I will be edge feathering most of the field, which will help maximize sun to the edge rows, and the plot will be rectangular with the long edge running north-south to maximize sunlight.

    I’ll let everyone know what the dozer man says and will likely capture this project on my property tour thread or another thread later on. Thanks again everyone!!


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  18. Chipdasqrrl

    Chipdasqrrl Active Member

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    I look forward to following the project! If you don’t mind me asking, what is the price range for you to get this plot cleared? I ask because I’m deciding between trying to clear a couple acres of pine stumps by myself or hiring someone to do it with a dozer. Thanks


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  19. Paradise725

    Paradise725 Active Member

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    This probably sounds far fetched but I’m thinking I can do it for under $2k. My operator charges $75/hr for his D5 dozers. The trees are small enough that I don’t think he will have much trouble pushing them down. This is based on assuming he can do an acre per day. I’ll see if he still thinks that’s doable after he looks at the ground.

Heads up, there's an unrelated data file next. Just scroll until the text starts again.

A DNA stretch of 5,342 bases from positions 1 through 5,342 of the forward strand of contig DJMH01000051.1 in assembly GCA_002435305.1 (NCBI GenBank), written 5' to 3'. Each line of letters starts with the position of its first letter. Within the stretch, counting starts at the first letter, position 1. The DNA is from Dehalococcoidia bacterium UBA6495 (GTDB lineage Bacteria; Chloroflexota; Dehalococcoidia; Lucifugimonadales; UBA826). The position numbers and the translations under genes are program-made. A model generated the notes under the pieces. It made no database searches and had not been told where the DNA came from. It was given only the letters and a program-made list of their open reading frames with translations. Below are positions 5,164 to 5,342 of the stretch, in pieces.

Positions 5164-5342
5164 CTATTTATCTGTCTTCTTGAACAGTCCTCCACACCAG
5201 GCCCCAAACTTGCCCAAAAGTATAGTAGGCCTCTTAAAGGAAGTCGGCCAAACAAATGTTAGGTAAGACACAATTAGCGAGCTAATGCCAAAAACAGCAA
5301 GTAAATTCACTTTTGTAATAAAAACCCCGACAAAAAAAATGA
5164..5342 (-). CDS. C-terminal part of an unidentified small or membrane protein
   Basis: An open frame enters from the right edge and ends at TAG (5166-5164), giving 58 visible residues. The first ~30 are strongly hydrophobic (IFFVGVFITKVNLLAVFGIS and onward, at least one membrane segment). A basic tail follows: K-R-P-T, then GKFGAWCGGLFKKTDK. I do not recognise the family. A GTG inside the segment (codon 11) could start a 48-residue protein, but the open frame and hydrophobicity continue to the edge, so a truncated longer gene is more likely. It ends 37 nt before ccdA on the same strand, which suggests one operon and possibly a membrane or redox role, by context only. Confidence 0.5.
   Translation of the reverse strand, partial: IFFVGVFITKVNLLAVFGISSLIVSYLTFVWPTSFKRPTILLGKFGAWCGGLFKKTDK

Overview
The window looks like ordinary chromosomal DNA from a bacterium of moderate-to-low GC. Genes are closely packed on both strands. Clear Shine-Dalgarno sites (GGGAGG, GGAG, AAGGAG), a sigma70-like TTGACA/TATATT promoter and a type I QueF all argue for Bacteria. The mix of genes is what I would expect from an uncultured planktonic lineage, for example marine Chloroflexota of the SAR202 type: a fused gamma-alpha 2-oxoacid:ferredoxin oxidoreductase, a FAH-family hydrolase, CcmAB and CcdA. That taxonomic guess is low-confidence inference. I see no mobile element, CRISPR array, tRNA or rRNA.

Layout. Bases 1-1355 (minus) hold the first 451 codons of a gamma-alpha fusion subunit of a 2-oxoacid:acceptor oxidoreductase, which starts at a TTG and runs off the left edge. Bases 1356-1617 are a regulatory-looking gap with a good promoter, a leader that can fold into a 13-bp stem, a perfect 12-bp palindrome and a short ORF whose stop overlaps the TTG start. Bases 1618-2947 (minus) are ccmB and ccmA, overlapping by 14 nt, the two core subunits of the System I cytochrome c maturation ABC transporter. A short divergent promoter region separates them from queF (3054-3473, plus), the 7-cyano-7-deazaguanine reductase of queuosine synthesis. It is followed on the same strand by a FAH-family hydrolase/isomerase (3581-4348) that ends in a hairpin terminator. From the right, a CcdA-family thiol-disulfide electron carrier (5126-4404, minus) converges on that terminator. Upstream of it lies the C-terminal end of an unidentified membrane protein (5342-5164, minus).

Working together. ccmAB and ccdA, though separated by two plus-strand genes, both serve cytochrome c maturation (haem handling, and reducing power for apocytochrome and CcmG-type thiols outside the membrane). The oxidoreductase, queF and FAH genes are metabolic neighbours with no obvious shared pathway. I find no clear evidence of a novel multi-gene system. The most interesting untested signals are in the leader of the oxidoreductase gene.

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  20. Drycreek

    Drycreek Well-Known Member

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    As others said, I'm looking forward to your documenting the progress in this plot. I'm thinking you have a solid plan and better than that, reasonable expectations. I enjoyed the process of making new plots out of jungle almost as much as hunting.........almost !:)